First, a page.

[Purpose] The aim of this study was to research the association of Type D personality with CVD risk factors and psychology through comparison of the association of exercise participation with CVD risk factors and psychological risk factors in women with Type D. [Subjects] This study included 416 middle-aged women. All participants completed the 14-item Type D Scale (DS14) to assess Type D personality. The DS14 consists of two subscales, NA and SI, both of which comprise 7 items. The research subjects were randomly assigned to four groups: Type D+Exercise (n=12), Type D+non-Exercise (n=12), non-Type D+Exercise (n=12), non-Type D+non-Exercise (n=10). The study consisted of 46 participants. [Methods] An aerobic exercise program and meditation were conducted in parallel for 10 months. Stretching was performed for 10 min as a warm-up, and then walking and running were performed on a treadmill at the HRmax 60–70% level for 40 min; this was done three times a week. Blood samples were processed according to standard laboratory procedures. The concentrations of TG and HDL-cholesterol were determined enzymatically on a clinical chemistry analyzer. Blood glucose was measured by the hexokinase method. [Results] Weight, percent fat, social support, and waist circumference showed a significant difference between times in the Exercise groups, and the values were significantly lower than those of the non-Exercise groups. Anxiety and depression showed a significant interaction effect between groups. The average number of CVD risk factors in subjects showed a significant difference between groups. [Conclusion] In conclusion, there were significant differences between groups in terms of CVD risk factors and psychological risk factors in women with Type D personality.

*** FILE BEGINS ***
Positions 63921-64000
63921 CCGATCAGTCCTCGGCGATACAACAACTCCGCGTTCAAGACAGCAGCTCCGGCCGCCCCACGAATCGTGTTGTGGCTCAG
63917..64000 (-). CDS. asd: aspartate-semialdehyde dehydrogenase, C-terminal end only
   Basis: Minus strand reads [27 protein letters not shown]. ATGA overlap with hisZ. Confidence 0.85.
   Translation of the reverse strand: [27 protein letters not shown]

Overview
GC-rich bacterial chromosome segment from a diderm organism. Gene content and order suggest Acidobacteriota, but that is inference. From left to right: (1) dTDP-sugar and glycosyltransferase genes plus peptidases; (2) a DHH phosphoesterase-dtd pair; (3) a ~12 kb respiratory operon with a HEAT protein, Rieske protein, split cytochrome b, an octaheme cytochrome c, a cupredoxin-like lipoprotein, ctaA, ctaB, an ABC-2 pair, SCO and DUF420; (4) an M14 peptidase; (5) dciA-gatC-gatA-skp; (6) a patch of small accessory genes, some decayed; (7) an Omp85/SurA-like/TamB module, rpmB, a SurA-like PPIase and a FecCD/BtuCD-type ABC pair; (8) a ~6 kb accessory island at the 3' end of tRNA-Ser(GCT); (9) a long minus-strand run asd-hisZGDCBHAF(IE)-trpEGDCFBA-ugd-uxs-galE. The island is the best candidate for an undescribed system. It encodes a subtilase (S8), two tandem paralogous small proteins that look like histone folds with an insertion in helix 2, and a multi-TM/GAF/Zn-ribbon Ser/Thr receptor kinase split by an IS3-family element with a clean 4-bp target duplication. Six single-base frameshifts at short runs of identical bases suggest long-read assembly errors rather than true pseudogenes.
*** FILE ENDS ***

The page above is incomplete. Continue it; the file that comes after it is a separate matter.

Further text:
[Purpose] The aim of this study was to evaluate the effect of active head rotation on postural control in stroke patients during standing as compared with age-matched healthy subjects. [Subjects and Methods] In total, 46 stroke patients and 37 age-matched healthy subjects were recruited for the study. A stabilometer was used to assess postural stability in participants during standing, with or without active head rotation, and with their eyes open or closed. Subjects were asked to stand on a force plate while rotating their head in the yaw plane at a frequency of 1.0 Hz. A metronome was used to maintain the head rotation frequency, and the head rotation range was maintained at a total of 70° during the postural stability examinations. [Results] The control of postural stability during standing with active head rotation was significantly decreased in the stroke group as compared with the healthy group with both the eyes open and closed. No significant differences in relation to standing without head motion were observed between groups. [Conclusion] The findings suggest that postural instability is increased in stroke patients during active head rotation, and therefore, vestibular function in relation to head rotation might be reduced in stroke patients.